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Gender Identity

Posted Apr 9, '14 at 8:38pm

Kalaina

Kalaina

23 posts

So, given your earlier statements about the definition of the term "gender identity,"

In my understanding, gender identity is the psychological representation of gender (id est, sex) with which an individual can most readily identify itself. In other words, the sex/gender that a person identifies as being, regardless of the sex/gender of the body.

It is not, as I daresay you know, a matter of what you "identify" your body's gender to be, but what gender you "identify" as being your own.

And that when you refer to this identification of sex/gender, you're saying that

It is one of the psychological and social aspects to which I believe gender should not refer.

But given that this is supposedly "the gender with which an individual can most readily identify itself," "the sex/gender that a person identifies as being," or "what gender you "identify" as being your own," then why, exactly, are you using the term gender to refer to the psychological and social aspects to which you believe gender should not refer?

But the fact that it this definition is included in these sources does nothing to indicate any such value.

Exactly, hence "this does not address that point."

 

Posted Apr 9, '14 at 8:49pm

FishPreferred

FishPreferred

1,545 posts

But given that this is supposedly "the gender with which an individual can most readily identify itself," "the sex/gender that a person identifies as being," or "what gender you "identify" as being your own," then why, exactly, are you using the term gender to refer to the psychological and social aspects to which you believe gender should not refer?

I am doing no such thing.

Exactly, hence "this does not address that point."

"That" meaning the relevant one?

 

Posted Apr 9, '14 at 9:15pm

Kalaina

Kalaina

23 posts

This is getting silly; you indicated that the point I made regarding dictionaries including the psychological definition of gender did not support the assertion that the distinction between sex and gender is valuable, to which I replied that I did not make that particular point in support of that particular assertion, but rather a separate one.  You are correct that the point does not support it, I was just clarifying that it was not my intent to do so.

I am doing no such thing.

Are you sure?  If my identification of gender is based on my conceptual understanding of which sex best fits my mentality and personality as pertaining to the relevant psychological and social aspects, and gender does not refer to those psychological and social aspects, then how does my identification of gender relate to gender at all?

 

Posted Apr 9, '14 at 9:30pm

FishPreferred

FishPreferred

1,545 posts

Are you sure?  If my identification of gender is based on my conceptual understanding of which sex best fits my mentality and personality as pertaining to the relevant psychological and social aspects, and gender does not refer to those psychological and social aspects, then how does my identification of gender relate to gender at all?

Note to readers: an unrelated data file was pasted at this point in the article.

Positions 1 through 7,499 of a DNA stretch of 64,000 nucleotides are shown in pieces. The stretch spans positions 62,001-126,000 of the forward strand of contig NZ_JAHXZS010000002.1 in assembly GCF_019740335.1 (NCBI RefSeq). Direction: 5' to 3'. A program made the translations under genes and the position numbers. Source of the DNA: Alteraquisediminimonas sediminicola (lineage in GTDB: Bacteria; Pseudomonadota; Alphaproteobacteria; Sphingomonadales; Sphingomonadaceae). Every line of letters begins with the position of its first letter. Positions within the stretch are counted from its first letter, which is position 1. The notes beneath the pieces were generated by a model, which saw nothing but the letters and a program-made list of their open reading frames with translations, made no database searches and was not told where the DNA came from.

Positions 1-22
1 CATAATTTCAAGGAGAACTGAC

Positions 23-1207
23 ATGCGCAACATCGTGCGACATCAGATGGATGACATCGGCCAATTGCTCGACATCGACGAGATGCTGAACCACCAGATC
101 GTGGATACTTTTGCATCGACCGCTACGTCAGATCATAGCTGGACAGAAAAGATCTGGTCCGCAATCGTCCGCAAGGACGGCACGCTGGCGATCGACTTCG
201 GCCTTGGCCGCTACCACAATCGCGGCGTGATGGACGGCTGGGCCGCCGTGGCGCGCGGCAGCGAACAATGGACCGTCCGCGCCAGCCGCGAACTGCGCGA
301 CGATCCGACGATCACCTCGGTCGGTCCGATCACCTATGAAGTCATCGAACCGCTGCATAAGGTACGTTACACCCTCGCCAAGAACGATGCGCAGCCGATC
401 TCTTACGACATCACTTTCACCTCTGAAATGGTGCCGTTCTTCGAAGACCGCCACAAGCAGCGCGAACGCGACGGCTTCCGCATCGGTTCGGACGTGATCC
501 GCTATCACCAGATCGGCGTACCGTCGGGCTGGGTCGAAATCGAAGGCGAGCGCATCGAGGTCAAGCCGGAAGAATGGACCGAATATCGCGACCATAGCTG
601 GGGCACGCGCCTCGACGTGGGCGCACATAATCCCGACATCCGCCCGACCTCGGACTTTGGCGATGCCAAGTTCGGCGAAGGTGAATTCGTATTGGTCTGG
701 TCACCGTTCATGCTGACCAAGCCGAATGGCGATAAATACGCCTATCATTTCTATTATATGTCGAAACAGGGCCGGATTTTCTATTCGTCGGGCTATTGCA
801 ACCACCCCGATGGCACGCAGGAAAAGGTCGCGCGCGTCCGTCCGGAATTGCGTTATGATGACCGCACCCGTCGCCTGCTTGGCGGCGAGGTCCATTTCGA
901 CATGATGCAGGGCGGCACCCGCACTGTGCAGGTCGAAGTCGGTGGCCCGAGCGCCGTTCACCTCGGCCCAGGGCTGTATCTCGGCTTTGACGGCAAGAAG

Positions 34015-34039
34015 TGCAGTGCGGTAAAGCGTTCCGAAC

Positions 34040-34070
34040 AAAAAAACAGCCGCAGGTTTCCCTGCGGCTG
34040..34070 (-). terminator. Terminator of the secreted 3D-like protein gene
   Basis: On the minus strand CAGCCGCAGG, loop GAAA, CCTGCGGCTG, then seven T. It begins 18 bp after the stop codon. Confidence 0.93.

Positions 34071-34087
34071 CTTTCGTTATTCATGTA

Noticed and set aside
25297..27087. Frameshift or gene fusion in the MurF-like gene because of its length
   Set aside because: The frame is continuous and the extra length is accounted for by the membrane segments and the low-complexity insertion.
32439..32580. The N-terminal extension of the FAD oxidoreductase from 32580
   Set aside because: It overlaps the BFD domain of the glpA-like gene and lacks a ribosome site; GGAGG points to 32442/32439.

One thing doesn't need to be referred to as another thing in order for the two to be related, does it? There is no direct relationship between gender identity and the gender/sex you happen to have. The relationship is to the concept of gender/sex.

 

Posted Apr 9, '14 at 9:42pm

Kalaina

Kalaina

23 posts

I don't understand how the concept of sex can encompass those psychological and social aspects when those aspects are excluded from the definition of sex.  Moreover, I don't see how you can have an identity that is related to a concept at all.

 

Posted Apr 9, '14 at 9:45pm

FishPreferred

FishPreferred

1,545 posts

I don't understand how the concept of sex can encompass those psychological and social aspects [...]

Why would it? You seem to be working from a totally unrelated premise, unless I made a mistake somewhere.

 

Posted Apr 9, '14 at 10:16pm

Kalaina

Kalaina

23 posts

I don't believe that it is possible define gender identity (or anything else) in a way which refers to those relevant psychological and social aspects, without using a word that encompasses those aspects.  Given that sex and gender are identical, and refer exclusively to one's physical body, I do not think that they can be used to refer to those respective psychological and social aspects, in concept or otherwise.  I don't see how those aspects can be born of the relation between a person and a gender (nor with their concept of a gender), nor do I see any other words in your definitions from which such a psychological/social implication can be derived.

Where in your definitions of gender identity do you actually refer to anything that is at all related to those necessary psychological aspects?  And if the association is somehow derived or implied, can you revise your definitions to state explicitly how and from where it is derived or implied?